HOW TO ADJUST YOUR BAKING IN HUMID CONDITIONS
If it’s humit you can reduce the amount of liquid in your recipe slightly. Try reducing it by about 1/8th to 1/4. There is some trail and error in this process. If you would normally put in one half a cup of liquid, reduce it to as little as one quarter the amount.
If after mixing your dough looks too dry it’s okay to add a little more liquid.
This works on batter as well. However, when you find that the weather is dry you can do the opposite. Add more liquid to the recipe.
Do this in the same measurements as above. More often than not this will be enough to overcome the humidity affect. Check to see if the item is done at the earliest time required. Then continue this every few minutes until your goodies is done just right!
High humidity can affect the amount of water required in a recipe.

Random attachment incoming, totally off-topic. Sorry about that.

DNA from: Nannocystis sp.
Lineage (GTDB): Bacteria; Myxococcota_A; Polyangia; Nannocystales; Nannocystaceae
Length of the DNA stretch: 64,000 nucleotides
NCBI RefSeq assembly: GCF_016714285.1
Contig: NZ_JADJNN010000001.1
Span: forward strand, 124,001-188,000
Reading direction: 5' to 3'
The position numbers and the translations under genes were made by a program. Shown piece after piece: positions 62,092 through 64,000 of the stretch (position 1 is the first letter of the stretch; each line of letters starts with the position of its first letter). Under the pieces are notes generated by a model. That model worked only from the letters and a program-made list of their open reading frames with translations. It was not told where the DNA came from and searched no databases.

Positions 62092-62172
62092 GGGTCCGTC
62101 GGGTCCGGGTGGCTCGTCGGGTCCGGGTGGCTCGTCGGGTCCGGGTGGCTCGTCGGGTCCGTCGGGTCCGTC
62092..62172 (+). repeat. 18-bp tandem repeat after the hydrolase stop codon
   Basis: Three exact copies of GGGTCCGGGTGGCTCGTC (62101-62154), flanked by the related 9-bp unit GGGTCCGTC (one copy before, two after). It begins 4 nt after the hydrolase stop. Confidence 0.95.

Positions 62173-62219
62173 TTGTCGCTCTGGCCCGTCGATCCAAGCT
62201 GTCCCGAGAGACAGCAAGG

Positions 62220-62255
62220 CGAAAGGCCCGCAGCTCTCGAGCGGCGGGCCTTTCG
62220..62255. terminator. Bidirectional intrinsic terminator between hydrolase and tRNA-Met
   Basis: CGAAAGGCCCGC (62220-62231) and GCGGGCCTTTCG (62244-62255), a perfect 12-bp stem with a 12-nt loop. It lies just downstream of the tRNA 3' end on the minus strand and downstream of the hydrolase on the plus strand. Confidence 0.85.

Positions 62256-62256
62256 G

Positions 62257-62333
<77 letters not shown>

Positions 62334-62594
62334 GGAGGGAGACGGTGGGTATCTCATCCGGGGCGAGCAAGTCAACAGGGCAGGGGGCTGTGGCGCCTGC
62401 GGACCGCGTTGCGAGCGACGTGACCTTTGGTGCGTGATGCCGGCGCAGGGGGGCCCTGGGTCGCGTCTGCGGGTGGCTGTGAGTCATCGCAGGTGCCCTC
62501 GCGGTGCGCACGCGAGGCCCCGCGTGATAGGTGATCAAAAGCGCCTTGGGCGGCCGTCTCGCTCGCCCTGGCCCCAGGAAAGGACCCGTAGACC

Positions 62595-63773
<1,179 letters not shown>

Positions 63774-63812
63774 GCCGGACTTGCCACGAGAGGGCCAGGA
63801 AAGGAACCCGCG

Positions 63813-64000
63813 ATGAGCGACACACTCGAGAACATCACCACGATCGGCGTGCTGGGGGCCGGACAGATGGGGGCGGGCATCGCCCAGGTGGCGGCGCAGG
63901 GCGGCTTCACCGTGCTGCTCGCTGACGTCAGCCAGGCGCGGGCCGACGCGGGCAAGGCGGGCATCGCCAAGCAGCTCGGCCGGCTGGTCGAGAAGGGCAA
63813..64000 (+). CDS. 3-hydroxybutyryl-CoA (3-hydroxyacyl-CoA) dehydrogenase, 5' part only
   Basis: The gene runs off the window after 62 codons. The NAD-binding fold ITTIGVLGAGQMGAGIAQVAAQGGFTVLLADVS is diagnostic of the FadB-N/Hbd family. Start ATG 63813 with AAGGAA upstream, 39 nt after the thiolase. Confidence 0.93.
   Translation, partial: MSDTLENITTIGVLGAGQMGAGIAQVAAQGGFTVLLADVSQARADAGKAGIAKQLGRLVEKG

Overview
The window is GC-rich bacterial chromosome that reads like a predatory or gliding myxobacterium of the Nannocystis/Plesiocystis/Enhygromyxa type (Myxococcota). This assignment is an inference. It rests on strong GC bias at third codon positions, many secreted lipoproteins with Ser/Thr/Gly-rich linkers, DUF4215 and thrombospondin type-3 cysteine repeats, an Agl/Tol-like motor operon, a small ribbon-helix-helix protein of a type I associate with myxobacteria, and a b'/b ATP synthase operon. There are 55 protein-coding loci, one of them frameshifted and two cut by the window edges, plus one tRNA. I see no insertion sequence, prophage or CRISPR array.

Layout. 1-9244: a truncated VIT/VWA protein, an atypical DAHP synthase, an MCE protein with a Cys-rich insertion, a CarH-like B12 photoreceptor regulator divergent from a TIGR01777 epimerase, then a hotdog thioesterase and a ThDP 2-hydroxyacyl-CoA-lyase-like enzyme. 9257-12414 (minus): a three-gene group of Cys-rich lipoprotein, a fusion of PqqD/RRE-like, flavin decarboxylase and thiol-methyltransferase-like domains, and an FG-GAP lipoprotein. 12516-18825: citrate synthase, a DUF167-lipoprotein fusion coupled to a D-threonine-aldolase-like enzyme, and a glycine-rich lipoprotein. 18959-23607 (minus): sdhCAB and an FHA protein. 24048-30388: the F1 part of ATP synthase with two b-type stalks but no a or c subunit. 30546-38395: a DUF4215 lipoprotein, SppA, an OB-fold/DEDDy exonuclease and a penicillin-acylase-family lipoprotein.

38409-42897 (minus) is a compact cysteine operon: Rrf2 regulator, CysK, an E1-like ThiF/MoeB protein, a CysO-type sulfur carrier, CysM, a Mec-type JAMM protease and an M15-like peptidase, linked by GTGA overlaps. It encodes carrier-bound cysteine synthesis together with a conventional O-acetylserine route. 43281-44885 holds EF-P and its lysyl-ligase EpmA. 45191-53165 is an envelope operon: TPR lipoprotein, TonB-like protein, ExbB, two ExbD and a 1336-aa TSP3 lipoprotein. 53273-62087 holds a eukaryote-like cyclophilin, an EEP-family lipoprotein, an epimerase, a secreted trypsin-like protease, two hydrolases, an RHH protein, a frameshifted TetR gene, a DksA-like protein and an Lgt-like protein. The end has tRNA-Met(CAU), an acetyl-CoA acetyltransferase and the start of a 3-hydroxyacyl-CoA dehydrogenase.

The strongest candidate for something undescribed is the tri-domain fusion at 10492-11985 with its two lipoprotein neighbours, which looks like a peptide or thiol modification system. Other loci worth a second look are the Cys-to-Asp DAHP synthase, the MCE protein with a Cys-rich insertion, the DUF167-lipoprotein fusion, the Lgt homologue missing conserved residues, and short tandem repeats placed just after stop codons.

Reduce the amount of liquid in your bread recipe by 1/4 cup for multi-loaf batches or by 2 tbsp. in a single-loaf batch.
Mix the dough as usual in your bowl, bread machine or stand mixer.
Add more liquid as needed, until the correct consistency has been reached.
Cut back on the amount of yeast used in your recipe to compensate for too-rapid yeast growth. A standard package of yeast is 2-1/4 tsp., but on hot and humid days, a batch of dough may require as little as 1-1/2 tsp.
The smaller amount of yeast will still leaven the bread but without generating fermented flavors and odors.
Add salt to your bread recipe.
Salt inhibits the growth of yeast; as little as 20 percent extra in a bread dough will inhibit over-rising and fermentation.
Reduce the sugar in a recipe to slow yeast growth.
Unless the recipe is for a sweet dough, there is probably enough natural sugar in the flour for the yeast to do its work.
The sugar may be omitted from regular sandwich loaves during hot and humid weather.
Substitute bread flour if your recipe calls for all-purpose flour or does not specify. Bread flour is higher in gluten and absorbs slightly more liquid than all-purpose flour.
Use cold liquids rather than warm, especially if heat is a factor in combination with the humidity.
This will slow the growth of the yeast and help inhibit over-rising.
You may find it necessary to combine two or more of these techniques if you live in an area where high humidity and heat are common.
Posted by Amanda Conradie